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Microsoft word - antimicrobial susceptibility - viridans streptococci.doc

ANTIMICROBIAL SUSCEPTIBILITYPENICILLIN RESISTANT VIRIDANS STREPTOCOCCI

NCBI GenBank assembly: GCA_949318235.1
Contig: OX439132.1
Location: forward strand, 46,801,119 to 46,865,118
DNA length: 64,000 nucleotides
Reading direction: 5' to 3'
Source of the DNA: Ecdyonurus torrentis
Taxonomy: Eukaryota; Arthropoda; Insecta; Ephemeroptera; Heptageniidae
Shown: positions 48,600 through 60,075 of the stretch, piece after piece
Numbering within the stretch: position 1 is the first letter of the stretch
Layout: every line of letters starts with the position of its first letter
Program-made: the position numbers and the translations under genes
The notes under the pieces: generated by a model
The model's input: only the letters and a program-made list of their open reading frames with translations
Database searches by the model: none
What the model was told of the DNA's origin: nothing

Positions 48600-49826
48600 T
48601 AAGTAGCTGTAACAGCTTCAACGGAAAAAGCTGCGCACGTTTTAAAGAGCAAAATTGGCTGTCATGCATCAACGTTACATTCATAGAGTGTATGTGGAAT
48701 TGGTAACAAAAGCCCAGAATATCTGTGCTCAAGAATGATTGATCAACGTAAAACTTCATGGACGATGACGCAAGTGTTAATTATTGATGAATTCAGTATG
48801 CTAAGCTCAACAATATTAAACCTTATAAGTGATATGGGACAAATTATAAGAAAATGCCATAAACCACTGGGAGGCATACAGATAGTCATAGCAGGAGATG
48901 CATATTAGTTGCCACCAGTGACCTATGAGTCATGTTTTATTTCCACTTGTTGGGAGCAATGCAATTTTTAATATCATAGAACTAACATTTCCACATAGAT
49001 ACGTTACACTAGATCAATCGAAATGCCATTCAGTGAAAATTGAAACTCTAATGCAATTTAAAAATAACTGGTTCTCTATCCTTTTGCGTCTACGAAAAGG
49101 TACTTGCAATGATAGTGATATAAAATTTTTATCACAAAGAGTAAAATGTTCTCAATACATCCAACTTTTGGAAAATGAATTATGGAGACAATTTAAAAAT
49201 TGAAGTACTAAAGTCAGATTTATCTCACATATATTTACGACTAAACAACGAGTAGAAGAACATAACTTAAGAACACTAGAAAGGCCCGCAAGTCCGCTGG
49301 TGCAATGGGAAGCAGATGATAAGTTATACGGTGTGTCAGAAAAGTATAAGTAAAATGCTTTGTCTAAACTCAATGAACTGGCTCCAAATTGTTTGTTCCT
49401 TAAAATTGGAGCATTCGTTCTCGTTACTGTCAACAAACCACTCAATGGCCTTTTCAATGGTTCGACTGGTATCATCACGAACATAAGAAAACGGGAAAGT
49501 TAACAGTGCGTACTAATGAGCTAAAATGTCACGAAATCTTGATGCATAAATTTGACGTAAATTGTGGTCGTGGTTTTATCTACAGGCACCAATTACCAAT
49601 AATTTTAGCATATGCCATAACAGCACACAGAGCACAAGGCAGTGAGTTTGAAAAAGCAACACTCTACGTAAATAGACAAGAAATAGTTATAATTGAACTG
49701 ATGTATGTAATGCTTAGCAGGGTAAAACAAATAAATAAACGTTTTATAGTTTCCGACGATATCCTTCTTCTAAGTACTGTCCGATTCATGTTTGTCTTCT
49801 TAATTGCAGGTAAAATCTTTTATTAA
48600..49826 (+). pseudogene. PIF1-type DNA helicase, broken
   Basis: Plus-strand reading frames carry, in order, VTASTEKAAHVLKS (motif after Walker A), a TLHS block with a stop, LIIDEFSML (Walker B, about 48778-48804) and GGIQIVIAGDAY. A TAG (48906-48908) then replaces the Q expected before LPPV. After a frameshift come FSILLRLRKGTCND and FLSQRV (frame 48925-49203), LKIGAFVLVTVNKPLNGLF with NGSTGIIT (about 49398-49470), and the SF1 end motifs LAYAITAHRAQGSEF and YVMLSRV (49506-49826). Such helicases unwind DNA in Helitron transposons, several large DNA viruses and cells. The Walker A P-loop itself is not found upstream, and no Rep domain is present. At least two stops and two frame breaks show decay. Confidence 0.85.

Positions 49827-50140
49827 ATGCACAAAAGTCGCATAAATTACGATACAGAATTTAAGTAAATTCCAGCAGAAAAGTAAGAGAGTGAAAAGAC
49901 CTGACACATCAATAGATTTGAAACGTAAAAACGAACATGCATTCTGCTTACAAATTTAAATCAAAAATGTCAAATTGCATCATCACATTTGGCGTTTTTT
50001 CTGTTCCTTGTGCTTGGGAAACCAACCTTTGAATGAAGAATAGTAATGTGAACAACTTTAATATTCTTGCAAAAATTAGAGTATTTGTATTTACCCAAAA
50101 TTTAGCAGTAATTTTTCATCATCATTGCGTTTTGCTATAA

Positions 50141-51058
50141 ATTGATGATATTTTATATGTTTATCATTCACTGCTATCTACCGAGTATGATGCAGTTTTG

This specimen was a simulated blood culture to be processed by aerobic organism culture for identification and by routine antimicrobial susceptibility testing. The organism (viridans group streptococcus, S. mitis / oralis) was highly resistant to β-lactam antimicrobial agents (penicillins and cephalosporins), commonly used for therapy of infections caused by these species. This organism challenge was sent as an educational exercise and grading was not applied. The following participant responses (≥5) were considered to be satisfactory identifications, if this specimen had been graded (no./%): alpha strep, not S. pneumoniae (254/40.1%); S. mitis (188/29.7%); Streptococcus, alpha hemolytic (75/11.8%); aerobic growth, referred (45/7.1%); Streptococcus spp. (26/4.1%); and Streptococcus spp. (viridans group) (16/2.5%). The most common erroneous responses were: Gemella morbillorum (1.1%), S. pneumoniae (0.8%), and Enterococcus spp. (0.5%). Alpha-hemolytic streptococcal organisms have long been the subject of taxonomic study and continued nomenclature change. This organism was morphologically consistent with a Streptococcus spp. by showing negative catalase and bile-solubility tests as well as Gram-positive cocci in chains. The cells were ≤2 µm and on media containing sheep blood exhibited greening or alpha-hemolysis. The commonly used Vitek 2 identification system produced a profile number with a 99.0% probability of S. mitis / oralis. Currently, the so-called “S. mitis group” includes S. mitis, S. sanguinis, S. parasanguinis, S. gordonii, S. cristatus, S. oralis, S. infantis, and S. peroris (1-3). These species are generally difficult to differentiate (1) and specific attempts at precise identification should be limited to those isolates from serious infections including deep abscesses, osteomyelitis, endocarditis, and bacteremias (sepsis, as in this specimen) in immunocompromised or neutropenic patients. Occasional transient bacteremias with viridans group species are noted that resolve without serious sequelae. Fatal outcomes, however, have occurred from sustained bloodstream infections with S. mitis in neutropenic cancer patients, neonates, and as an associated complication of adult respiratory distress syndrome (1, 4). Increasing resistance to penicillins, cephalosporins, macrolides, fluoroquinolones, and other antimicrobial families requires accurate susceptibility testing (5-9) for this organism group. Resistances to β-lactams can be striking due to markedly altered penicillin-binding-proteins (PBPs) and similarly, elevated macrolide MIC results follow altered 23S rRNA targets (erm-mediated methylases) or efflux pumps (mefA and others) (1). More recently, gene mutations in the quinolone resistance determining region (QRDR) produce modest to highly elevated MIC values for the fluoroquinolones (ciprofloxacin, gatifloxacin, gemifloxacin, levofloxacin, moxifloxacin) that can also cause treatment failures in streptococcal infections (10). These later resistances are more rare, usually <5%. American Proficiency Institute – 2008 1st Test Event ANTIMICROBIAL SUSCEPTIBILITYPENICILLIN RESISTANT VIRIDANS STREPTOCOCCI (cont.)